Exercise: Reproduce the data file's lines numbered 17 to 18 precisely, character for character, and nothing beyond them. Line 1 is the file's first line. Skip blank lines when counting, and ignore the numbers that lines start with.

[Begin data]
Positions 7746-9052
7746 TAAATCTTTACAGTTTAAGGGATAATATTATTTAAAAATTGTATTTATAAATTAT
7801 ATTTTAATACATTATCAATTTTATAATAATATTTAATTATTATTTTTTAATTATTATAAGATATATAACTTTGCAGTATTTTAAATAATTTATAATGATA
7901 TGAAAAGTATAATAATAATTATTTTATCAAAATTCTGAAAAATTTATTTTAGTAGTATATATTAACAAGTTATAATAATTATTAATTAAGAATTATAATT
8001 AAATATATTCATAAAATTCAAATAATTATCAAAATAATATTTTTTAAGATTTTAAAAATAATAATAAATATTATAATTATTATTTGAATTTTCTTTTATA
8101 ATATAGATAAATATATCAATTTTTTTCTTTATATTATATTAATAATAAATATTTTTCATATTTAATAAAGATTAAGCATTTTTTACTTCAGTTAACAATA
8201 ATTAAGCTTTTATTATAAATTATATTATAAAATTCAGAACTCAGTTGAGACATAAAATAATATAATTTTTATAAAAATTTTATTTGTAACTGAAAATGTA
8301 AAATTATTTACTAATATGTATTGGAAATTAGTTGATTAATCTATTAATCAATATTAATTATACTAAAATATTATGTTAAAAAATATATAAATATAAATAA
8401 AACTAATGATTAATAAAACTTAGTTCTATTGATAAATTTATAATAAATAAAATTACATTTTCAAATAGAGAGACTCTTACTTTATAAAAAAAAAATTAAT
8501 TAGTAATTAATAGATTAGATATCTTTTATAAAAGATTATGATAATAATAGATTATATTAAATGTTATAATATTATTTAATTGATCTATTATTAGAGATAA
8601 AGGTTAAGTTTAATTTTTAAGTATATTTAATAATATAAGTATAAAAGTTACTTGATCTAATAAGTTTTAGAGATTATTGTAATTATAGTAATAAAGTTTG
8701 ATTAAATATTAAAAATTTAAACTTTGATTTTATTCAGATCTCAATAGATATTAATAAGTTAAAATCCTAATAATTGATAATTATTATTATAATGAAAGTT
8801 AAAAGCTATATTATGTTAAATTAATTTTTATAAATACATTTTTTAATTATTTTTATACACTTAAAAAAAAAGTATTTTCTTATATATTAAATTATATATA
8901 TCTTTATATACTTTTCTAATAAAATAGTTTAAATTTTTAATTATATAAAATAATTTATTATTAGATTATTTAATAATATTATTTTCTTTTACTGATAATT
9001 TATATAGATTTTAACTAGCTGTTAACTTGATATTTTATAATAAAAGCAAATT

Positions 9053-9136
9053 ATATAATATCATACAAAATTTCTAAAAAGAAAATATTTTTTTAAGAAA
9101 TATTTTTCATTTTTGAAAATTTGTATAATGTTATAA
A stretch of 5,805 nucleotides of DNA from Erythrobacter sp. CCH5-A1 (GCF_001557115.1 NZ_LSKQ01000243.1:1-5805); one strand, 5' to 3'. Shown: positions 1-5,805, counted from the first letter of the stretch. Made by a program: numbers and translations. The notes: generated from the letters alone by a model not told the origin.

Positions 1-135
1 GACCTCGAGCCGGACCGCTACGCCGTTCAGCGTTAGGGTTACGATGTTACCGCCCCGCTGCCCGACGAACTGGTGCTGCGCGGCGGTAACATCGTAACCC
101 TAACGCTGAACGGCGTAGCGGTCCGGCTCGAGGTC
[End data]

9053 ATATAATATCATACAAAATTTCTAAAAAGAAAATATTTTTTTAAGAAA
9101 TATTTTTCATTTTTGAAAATTTGTATAATGTTATAA